A Q&A with New Director Liz Stretch

As Productivity Alberta transitions to a private not-for-profit company we think it’s a good idea that you get to know [your new directors](http://www.productivityalberta.ca/about-us/board-of-directors “”). Today we talk to Liz Stretch, the VP of strategy at ATB and a new director at Productivity Alberta.

We caught her on the phone just before she left Calgary to come up to Edmonton for a Productivity Alberta board meeting.

PA: Tell us about when you first heard of Productivity Alberta and how you ended up on the board
LS: I met with Lori Schmidt as an interested party. I wanted to know what Productivity Alberta could do for Alberta businesses. In a previous role I led strategy for independent business and agriculture and what was really appealing to us was the work that Productivity Alberta was doing and the question was around how do we bring the two together. How do we bring Productivity Alberta to some of our customers who were ready to embrace taking that next step.

The interest from the board was in having the perspective of a banker on the board. We’ve got some very successful business owners who have been engaged in the Productivity Alberta process and it’s another perspective to add to the board.

PA: As a banker, can you describe your relationship with productivity?
LS: I think the banks are very traditional in what they look for when a customer comes to the bank looking for credit. They typically go on the five Cs of credit: Character, capacity to repay, collateral, conditions and their capital. As you unpeel each of these productivity ties back into them.

When I put that banker hat on and think productivity and productivity improvement and what that means for small and midsize enterprises I look at what it can to reduce costs and increase revenue. Having a customer who is aware of what it takes to raise the bar for their business is the customer that we love to have.

PA: What can bankers do to help Albertan companies improve their productivity?
LS: Business bankers are typically very engaged in understanding what their customers do and what their business is all about. Bankers should be aware of opportunities like Productivity Alberta, lean and process improvement and things that customers can do to enhance and improve their business. I think that’s just the value add that a business banker can bring to their customers by pointing those things out and bringing them to their attention.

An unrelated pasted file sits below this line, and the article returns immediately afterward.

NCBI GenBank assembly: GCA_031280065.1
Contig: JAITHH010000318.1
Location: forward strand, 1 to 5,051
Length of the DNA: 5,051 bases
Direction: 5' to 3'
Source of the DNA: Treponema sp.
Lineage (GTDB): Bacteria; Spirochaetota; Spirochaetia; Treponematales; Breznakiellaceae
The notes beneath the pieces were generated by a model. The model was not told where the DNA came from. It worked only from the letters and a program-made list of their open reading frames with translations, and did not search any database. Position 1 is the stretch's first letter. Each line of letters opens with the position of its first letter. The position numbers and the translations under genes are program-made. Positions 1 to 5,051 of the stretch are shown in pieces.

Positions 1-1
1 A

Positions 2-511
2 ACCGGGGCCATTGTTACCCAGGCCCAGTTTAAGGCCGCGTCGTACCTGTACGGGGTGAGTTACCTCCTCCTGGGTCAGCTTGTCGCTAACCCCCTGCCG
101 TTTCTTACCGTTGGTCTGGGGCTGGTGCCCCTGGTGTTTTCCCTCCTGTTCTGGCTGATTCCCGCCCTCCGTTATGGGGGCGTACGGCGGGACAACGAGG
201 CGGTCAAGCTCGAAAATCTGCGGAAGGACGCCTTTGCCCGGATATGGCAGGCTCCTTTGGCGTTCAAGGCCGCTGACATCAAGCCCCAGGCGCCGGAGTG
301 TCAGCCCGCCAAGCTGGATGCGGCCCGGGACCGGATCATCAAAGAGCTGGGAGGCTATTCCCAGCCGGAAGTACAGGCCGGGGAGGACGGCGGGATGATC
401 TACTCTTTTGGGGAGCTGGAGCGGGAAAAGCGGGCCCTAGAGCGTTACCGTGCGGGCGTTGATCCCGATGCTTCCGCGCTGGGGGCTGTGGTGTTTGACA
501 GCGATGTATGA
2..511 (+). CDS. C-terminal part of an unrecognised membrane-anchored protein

PA: You’ve just recently been named the VP of Strategy at ATB. I understand part of your new job has a link to productivity
LS: Yes, it’s called the business process management team. They’re a relatively newly formed team within ATB and a big part of their mandate is to look for process efficiencies, consistency throughout the organization, simplify processes and look for opportunities that cross over the entire organization As a matter of fact, before I took over the group I believe the business process management team met with Productivity Alberta to discuss synergies.

PA: What are you most excited about being on the board of Productivity Alberta?
LS: I’m interested in the opportunity for Productivity Alberta to work with Alberta businesses. I want to see what the outcomes will be for the businesses of Alberta when they bring innovative solutions, process improvements and productivity enhancements into their businesses. It really raises the bar for Alberta business and when I think of all the ancillary benefits that come from having successful businesses in Alberta I get really excited about it.

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